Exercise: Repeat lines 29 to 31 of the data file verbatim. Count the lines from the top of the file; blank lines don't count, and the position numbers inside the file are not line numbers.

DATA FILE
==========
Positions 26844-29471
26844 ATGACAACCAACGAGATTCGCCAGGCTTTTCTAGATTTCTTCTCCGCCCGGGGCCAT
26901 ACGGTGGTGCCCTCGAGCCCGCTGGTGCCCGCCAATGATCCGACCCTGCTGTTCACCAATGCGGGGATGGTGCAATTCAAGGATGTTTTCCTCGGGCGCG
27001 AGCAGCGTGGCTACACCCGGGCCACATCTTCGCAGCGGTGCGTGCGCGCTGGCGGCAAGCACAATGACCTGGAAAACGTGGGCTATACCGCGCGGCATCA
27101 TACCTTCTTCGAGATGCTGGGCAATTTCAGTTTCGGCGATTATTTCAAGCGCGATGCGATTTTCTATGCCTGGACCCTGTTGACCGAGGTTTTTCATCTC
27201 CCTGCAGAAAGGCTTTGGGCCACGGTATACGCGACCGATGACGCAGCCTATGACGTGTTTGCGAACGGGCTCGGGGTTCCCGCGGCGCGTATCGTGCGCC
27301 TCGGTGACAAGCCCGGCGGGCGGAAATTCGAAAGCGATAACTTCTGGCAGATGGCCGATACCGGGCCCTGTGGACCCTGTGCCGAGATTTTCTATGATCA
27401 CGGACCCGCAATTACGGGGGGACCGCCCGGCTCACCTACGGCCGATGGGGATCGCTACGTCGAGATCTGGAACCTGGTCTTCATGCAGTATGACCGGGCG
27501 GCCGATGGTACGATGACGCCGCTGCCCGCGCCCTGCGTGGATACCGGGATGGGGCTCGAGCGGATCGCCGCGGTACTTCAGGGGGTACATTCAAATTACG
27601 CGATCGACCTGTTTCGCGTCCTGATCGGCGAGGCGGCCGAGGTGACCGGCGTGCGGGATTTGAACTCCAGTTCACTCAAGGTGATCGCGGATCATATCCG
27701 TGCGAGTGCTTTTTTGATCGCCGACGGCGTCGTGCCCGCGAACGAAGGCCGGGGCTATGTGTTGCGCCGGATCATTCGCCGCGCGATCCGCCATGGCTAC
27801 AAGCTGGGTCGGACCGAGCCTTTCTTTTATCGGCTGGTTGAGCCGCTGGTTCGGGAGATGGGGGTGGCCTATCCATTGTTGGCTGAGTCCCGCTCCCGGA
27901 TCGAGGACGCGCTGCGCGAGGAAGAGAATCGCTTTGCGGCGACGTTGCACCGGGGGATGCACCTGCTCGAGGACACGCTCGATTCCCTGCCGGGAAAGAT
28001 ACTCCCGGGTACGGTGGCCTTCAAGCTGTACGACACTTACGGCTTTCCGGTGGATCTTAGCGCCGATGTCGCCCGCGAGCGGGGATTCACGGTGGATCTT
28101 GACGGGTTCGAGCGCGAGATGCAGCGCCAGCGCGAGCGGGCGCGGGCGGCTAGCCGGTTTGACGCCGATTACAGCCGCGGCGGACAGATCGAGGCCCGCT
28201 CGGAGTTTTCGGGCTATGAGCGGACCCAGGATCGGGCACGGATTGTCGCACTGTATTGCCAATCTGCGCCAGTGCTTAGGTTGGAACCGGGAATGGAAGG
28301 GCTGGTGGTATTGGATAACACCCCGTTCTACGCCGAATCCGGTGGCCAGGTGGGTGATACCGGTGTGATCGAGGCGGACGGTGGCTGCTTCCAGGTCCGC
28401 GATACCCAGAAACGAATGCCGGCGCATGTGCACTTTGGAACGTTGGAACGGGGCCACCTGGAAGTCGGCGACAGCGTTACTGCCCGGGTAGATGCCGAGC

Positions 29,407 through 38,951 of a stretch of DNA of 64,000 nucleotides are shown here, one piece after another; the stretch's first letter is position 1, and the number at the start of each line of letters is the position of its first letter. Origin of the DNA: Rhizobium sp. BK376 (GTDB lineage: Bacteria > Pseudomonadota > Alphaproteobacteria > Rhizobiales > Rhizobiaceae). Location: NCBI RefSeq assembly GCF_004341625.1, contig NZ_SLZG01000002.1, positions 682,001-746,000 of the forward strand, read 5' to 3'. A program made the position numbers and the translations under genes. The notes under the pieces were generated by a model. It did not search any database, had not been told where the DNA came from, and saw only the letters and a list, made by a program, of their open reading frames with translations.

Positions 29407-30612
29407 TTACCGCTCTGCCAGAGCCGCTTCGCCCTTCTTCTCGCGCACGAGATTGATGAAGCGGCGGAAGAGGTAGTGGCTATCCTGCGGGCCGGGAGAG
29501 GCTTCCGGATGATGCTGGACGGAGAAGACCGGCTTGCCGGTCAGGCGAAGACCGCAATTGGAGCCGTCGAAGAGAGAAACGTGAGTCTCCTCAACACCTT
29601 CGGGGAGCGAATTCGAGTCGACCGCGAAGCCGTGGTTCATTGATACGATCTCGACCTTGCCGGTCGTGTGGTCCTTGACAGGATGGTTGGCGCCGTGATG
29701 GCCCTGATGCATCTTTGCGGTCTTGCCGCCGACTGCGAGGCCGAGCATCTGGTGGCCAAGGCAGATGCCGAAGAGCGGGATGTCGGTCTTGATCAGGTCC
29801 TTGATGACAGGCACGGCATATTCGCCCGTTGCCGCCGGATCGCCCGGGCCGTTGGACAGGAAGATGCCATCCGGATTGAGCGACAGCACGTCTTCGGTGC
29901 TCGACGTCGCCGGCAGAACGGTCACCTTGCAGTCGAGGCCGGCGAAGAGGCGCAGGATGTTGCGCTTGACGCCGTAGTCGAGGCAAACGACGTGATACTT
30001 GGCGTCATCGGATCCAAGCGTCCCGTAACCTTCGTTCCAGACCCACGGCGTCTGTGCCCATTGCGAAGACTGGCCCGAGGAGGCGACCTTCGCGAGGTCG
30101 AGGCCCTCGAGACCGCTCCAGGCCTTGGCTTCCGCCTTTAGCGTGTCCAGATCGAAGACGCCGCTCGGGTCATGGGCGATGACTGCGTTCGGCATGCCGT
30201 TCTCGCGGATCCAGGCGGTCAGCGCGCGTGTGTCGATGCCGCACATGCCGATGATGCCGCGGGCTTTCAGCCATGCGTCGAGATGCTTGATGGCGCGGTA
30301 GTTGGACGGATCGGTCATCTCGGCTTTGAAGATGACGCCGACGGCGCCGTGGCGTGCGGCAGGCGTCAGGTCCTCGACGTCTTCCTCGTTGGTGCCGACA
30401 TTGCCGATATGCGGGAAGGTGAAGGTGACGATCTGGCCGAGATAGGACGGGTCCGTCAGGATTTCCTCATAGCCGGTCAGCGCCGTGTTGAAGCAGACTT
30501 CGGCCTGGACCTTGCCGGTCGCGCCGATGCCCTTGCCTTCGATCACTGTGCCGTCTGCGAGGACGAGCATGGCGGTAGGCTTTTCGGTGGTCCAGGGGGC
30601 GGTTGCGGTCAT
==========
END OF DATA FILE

30201 TCTCGCGGATCCAGGCGGTCAGCGCGCGTGTGTCGATGCCGCACATGCCGATGATGCCGCGGGCTTTCAGCCATGCGTCGAGATGCTTGATGGCGCGGTA
30301 GTTGGACGGATCGGTCATCTCGGCTTTGAAGATGACGCCGACGGCGCCGTGGCGTGCGGCAGGCGTCAGGTCCTCGACGTCTTCCTCGTTGGTGCCGACA
30401 TTGCCGATATGCGGGAAGGTGAAGGTGACGATCTGGCCGAGATAGGACGGGTCCGTCAGGATTTCCTCATAGCCGGTCAGCGCCGTGTTGAAGCAGACTT